This is both a gift and a curse. The gift is that I know never to lower my standards or relinquish my boundaries for another person ever again. The curse is everything else.
3. My time in New York. I love New York. I always have, and I always will. So much of my growth and learning happened in New York, and I’m not just talking about school. In New York, I learned how to be revel in my solitude for the first time in my life. I learned how to both rely on myself, and ask for what I need when I need it. I learned how to be broken and strong at the same time. And I learned that I was worthy of my dreams, and my dreams were worth making come true.
I miss New York everyday. It’s a bone-deep yearning. Even though I was only there for two years—those two years were monumental. I had always known I was smart and creative and independent and ambitious, but New York magnified those qualities. New York made me tough, made me hungry, made me appreciate the Bigness of the world.
New York was also two of the toughest years in my entire life. There, I found out I had chlamydia. There, I experienced one of the worst bouts of depression I’ve ever had. There, I damn near killed myself. There, my body began to fall apart. There, I was incredibly alone. There, I was homesick. There, I was a strange and unfamiliar version of myself. There, I lost and found myself.
I constantly feel a need to make it back. I want to move back, to prove to myself that I am worthy of New York. Or maybe to prove to myself that I could be whole and happy and balanced and not crazy in New York. Or maybe, because it’s the only city I’ve ever been in that had all of the things I loved. Unfortunately, it doesn’t have all of the people I love.
Still, I dream about New York. And I hope that I’ll make it back there one day. Maybe not for good, but for a long, good while.
4. My depression. I’ve battled with depression for what seems like my entire life. I remember being in elementary school, and having days when I felt sad and wanted to be alone. While the other kids played at recess, I would walk around by myself. After my parents split up and I went through puberty, it got worse. I would miss school. I would cry all the time. I would think and write about harming myself. In high school, I began cutting and scratching myself.
I have spent most of my adolescence and young adult life dealing with depression and mental/emotional health issues. I have been on antidepressants. I have seen therapists. I have tried to self-cope, self-heal. I have even tried to convince myself that I am not depressed.
But in the last year, I have come to name depression what she is: an old, unwelcome friend. In the same way that my depression makes life seem impossible sometimes, I believe she is also what makes me such an empathetic artist and compassionate human being. My depression is triggered, in part, by my hypersensitivity and emotional intelligence. These, too, are gifts that, more often than not, feel like burdens. My depression is the price I pay, I guess.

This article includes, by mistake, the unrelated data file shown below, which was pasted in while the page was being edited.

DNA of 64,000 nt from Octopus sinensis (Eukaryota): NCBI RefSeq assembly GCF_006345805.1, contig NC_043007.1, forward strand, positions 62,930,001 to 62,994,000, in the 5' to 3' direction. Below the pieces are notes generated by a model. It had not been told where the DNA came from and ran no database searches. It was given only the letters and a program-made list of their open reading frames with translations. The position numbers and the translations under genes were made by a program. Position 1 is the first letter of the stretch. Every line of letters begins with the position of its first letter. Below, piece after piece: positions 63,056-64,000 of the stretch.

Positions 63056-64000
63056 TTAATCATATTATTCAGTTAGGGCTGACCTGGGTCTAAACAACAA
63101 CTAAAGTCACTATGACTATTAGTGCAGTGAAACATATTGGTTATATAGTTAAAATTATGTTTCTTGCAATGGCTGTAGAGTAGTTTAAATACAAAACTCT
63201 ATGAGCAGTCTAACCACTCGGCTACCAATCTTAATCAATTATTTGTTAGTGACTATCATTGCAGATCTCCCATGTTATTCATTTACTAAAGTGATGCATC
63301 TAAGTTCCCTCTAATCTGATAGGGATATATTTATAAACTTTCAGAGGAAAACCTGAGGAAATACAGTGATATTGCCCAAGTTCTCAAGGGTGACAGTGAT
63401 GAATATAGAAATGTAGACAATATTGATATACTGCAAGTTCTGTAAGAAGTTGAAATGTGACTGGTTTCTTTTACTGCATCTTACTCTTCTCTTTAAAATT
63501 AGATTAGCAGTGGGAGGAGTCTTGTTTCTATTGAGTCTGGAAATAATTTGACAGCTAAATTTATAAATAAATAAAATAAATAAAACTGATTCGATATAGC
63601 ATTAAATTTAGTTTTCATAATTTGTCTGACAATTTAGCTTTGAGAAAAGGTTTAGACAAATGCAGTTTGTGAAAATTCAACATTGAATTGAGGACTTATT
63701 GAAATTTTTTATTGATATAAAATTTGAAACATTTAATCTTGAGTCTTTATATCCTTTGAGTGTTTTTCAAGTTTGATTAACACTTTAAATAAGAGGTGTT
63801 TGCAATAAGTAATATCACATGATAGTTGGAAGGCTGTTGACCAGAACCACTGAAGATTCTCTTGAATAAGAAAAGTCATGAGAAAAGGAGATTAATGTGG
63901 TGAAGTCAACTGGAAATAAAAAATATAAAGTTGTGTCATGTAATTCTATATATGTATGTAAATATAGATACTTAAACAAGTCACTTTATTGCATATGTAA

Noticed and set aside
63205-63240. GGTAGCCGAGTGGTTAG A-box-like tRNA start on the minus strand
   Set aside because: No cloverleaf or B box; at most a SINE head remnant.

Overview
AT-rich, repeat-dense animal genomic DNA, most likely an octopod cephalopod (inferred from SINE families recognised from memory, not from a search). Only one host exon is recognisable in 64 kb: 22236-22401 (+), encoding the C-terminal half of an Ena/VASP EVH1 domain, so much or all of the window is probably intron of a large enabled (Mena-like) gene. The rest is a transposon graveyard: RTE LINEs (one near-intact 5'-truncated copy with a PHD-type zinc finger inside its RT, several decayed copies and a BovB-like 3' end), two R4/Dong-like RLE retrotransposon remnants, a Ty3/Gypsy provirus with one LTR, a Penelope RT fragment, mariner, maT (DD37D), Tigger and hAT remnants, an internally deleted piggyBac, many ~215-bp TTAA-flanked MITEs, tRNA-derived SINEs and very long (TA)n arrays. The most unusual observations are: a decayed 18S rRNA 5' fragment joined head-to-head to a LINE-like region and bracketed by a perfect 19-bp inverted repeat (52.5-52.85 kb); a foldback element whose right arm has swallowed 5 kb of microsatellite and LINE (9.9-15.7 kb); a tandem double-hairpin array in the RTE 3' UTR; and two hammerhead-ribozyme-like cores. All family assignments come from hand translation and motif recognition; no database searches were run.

I have learned to be smarter about my depression, if not smarter than her. I know that when I am lazy, I am more depressed. When I stay in the house for too long or go too long without having real, meaningful human interactions, I am more depressed. When I am tired, I am more depressed. When I am stressed, I am more depressed. When I have to deal with unpleasant people—or just spend a lot of time with people in general—my energy gets zapped… and I am more depressed.
But I have also learned that talking to people helps. I have learned that speaking my truth helps, however inconvenient it is or uncomfortable it makes others feel. I have learned that spending time outside, breathing in fresh air and letting the sun shine on my skin helps. I have learned that eating a fresh vegetable or fruit every once in a while helps, as does exercising and moving my body. I have learned that being creative helps—whether singing or dancing or writing or drawing or performing. I have learned that helping others helps. I have learned that getting out of my head helps.
And so, as I get older, I make a conscious choice to grow with my depression, if I can’t grow out of it.
5. I know who I am and what I want. For the most part, I have always been clear about who I am and what I want from myself, from others, from the world, and from my life. It has not always been easy. There have been plenty of times where things got murky, where I doubted and questioned myself. But at the end of the day, I really do know who I am and what I want. This is a gift, a small and precious and invaluable nugget of a gift that I keep hidden and protected at the center of my very being. Because this world does not want me to know myself, or the things I want. This world wants to kill this knowledge, this certainty. Instead, it wants to replace it with emptiness and confusion, so it can tell me what I want and who I am. And I will not allow this to happen.
As I get older, I become more militant and determined in my self-assuredness. I know that I am a writer, a storyteller, and an artist. I know that I am unwilling to waste anymore times doing anything that is not in service to my writing or my art. I know that I am a Black woman, and I am unwilling to spend time with people who would want me to deny this identity and its implications. I know that I am many things, and all of them are good and whole and messy and unfinished.
But I know myself. I am unwilling to compromise my dreams and desires. And how many people can say that? How many people are blessed and privileged enough to say that?
6. I have been fortunate enough to have dreams come true. If I were to die tomorrow, I think I would be OK with that. I do not want to die tomorrow; I have a lot of unfinished business. But if I were to die tomorrow, I would be satisfied up to a point with the life I have lived. For I have been love(d) and given love to others. I have travelled to some of my favorite places in the world. I have created art and told stories that mattered. And I have had dreams come true.
Right now, today, I am living a dream. It is nothing like how I pictured it. In fact, it feels like the bootleg version of it. But it is not. It’s the real, full version of the plastic, shiny, empty version I fantasized about in my head. I fought for this dream and I worked hard to earn this dream.
It’s 12:47am. I am exhausted, and should get up in a few hours. I’m posting this up without editing it, so I apologize for how sloppy it is or how crazy I sound. But I wanted to say these things when the moment was fresh and here for me to hold.